|2||The painted room||10:18|
|3||Stairway to the interior||4:20|
|4||A fragrance of moss and chalk||7:44|
|6||Amulet of sweat||3:18|
I want to introduce this work ‘Halos of Perception’ to you in the way Lisa introduced me to it, through the sharing of experiences.
Lisa and I met for a walk near South Yarra station to talk about this work, when inclement weather made it too wet to visit the tunnels. Moving almost seamlessly from a world of leisurewear, infinite milk alternatives and blaring neons to stretches of green by the water that brimmed with sounds and life, we saw a few people climbing the Burnley bouldering wall, butterflies suspended in the hot wind and lots of plants I wish I knew the names of. Overhead the cars rumbled like a ceaseless animal as we talked about hidden ecosystems, imagined spaces and networks of care.
Stemming from a serendipitous encounter with an original Cave Clan member that led to many underground adventures, this work explores the worlds that exist outside of our perceptions. By the river, I leafed through a selection of tunnel photos Lisa had printed off at Officeworks, revealing alien textures, tunnels that stretch on into abysses of their own, underground flowing streams. Light is sparse and delicate, something reflected by the flickering and wavering in Lisa’s piano compositions.
As we walked, we noticed the ways in which infrastructure is often designed to keep people out—cut doors into fencing and clipped wires show an active and ongoing defiance of this. We spoke about how her Cave Clan friend used to go down to this painted room and read in solitude, using candles for light. The way sound exists underground, encased in these hollow cement tunnels, a painted room with its own deep hum. How people used to hold underground shows, how there were rules for safety (no exploring after rain, never alone) that was shared with each other. This warmth and absorption of other’s experiences is present in Lisa’s work—it’s immersive, like wading in water.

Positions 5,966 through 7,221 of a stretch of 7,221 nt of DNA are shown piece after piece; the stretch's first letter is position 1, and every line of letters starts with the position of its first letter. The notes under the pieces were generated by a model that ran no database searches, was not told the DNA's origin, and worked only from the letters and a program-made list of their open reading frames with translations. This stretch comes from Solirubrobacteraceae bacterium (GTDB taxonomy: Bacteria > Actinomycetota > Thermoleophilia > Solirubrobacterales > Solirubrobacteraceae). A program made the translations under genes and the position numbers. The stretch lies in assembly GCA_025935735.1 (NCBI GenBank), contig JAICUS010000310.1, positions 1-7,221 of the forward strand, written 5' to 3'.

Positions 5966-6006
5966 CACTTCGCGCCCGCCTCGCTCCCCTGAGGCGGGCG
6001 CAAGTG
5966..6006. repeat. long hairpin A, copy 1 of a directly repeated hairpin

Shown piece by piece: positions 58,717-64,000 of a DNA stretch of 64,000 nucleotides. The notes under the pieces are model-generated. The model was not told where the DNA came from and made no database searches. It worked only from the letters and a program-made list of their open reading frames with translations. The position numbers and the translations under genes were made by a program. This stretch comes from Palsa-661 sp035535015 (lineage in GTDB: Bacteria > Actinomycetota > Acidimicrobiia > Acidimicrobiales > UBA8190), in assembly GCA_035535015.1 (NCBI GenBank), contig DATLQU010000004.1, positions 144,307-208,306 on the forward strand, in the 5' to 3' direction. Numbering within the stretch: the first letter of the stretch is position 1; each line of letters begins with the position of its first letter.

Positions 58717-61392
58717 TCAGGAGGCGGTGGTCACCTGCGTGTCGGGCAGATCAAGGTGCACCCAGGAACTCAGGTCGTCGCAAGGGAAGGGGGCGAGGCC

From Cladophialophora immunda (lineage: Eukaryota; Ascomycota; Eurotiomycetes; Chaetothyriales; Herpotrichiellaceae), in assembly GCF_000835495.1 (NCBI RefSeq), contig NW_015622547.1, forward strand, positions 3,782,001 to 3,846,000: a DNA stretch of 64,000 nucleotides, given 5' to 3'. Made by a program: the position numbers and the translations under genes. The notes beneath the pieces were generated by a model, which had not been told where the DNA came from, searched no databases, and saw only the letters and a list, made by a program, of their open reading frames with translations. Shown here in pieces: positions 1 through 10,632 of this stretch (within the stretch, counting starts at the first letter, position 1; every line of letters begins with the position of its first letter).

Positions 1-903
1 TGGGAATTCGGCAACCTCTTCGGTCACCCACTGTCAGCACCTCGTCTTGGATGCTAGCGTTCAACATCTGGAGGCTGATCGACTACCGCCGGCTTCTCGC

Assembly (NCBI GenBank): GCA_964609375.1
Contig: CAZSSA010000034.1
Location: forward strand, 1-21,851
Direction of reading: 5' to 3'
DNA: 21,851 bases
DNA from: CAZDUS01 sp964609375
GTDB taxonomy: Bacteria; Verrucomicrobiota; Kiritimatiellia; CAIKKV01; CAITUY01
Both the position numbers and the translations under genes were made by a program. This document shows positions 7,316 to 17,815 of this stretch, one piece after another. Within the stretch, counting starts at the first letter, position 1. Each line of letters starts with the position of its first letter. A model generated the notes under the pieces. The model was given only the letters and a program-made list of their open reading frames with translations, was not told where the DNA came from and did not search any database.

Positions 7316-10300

We paused on the walk to eat berries and talk about how The Caretaker creates transitory worlds with recorded sound, how this technology captures memory, and the exploratory pursuits of Pauline Oliveros’ Deep Listening Band. These citations of memory and deep listening inform Lisa’s use of analogue and classical instruments, playback artefacts and acoustic feedback in her own world-building. When speaking about ‘Halos of Perception’, she describes it as a fascination with timbre and acoustic artefacts.
Ideas of networks and enmeshment are felt deeply in Lisa’s compositions, motifs overlaid over each other evoking the image of many hands interlinking playfully, tenderly, softly. The way her compositions delve into refraction and echo makes me think about the tunnels and the way they splinter off into many possibilities. Manipulated textures reminiscent of the chalky, earthy, moss air that perfumes the tunnels’ subterranean air. Tactile details that gesture towards close attention, verging on obsession.
This work is also about imagining ecosystems of potential. Lisa shared with me that during this project, she has been reimagining subterranean networks in dreams, thinking about oral traditions, and the way water moves—from the sky to the earth, through the ground, connecting all these spheres. Realised in collaboration with hyperreal video artist Tristan Jalleh, Lisa’s dream landscape melds waterfalls, leaks, flower graffiti, and hidden messages lit up by imagined light sources with existing subterranean networks. There’s a real sense of wonder in this world she has built, how the city can reveal itself to you with some patience and care, how the city and its secrets can find its way into your dreams.
— Panda Wong